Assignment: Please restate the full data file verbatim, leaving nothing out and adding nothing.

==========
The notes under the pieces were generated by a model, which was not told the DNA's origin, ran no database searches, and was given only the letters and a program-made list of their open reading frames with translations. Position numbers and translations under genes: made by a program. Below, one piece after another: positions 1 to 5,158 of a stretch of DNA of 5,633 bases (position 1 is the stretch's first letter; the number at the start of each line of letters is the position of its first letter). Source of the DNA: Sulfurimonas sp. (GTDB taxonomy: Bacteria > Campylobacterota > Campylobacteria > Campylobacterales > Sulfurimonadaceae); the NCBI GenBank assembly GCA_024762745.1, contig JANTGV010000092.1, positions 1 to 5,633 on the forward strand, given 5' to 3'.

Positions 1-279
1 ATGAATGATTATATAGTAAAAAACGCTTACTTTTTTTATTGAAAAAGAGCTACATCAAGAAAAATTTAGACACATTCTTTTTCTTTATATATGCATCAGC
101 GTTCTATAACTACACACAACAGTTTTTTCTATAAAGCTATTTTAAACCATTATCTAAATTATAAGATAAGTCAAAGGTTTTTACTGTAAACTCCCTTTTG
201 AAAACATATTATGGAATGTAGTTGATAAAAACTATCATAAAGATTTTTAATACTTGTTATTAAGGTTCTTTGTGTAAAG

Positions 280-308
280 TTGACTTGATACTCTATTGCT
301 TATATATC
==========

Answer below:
The notes under the pieces were generated by a model, which was not told the DNA's origin, ran no database searches, and was given only the letters and a program-made list of their open reading frames with translations. Position numbers and translations under genes: made by a program. Below, one piece after another: positions 1 to 5,158 of a stretch of DNA of 5,633 bases (position 1 is the stretch's first letter; the number at the start of each line of letters is the position of its first letter). Source of the DNA: Sulfurimonas sp. (GTDB taxonomy: Bacteria > Campylobacterota > Campylobacteria > Campylobacterales > Sulfurimonadaceae); the NCBI GenBank assembly GCA_024762745.1, contig JANTGV010000092.1, positions 1 to 5,633 on the forward strand, given 5' to 3'.

Positions 1-279
1 ATGAATGATTATATAGTAAAAAACGCTTACTTTTTTTATTGAAAAAGAGCTACATCAAGAAAAATTTAGACACATTCTTTTTCTTTATATATGCATCAGC
101 GTTCTATAACTACACACAACAGTTTTTTCTATAAAGCTATTTTAAACCATTATCTAAATTATAAGATAAGTCAAAGGTTTTTACTGTAAACTCCCTTTTG
201 AAAACATATTATGGAATGTAGTTGATAAAAACTATCATAAAGATTTTTAATACTTGTTATTAAGGTTCTTTGTGTAAAG

Positions 280-308
280 TTGACTTGATACTCTATTGCT
301 TATATATC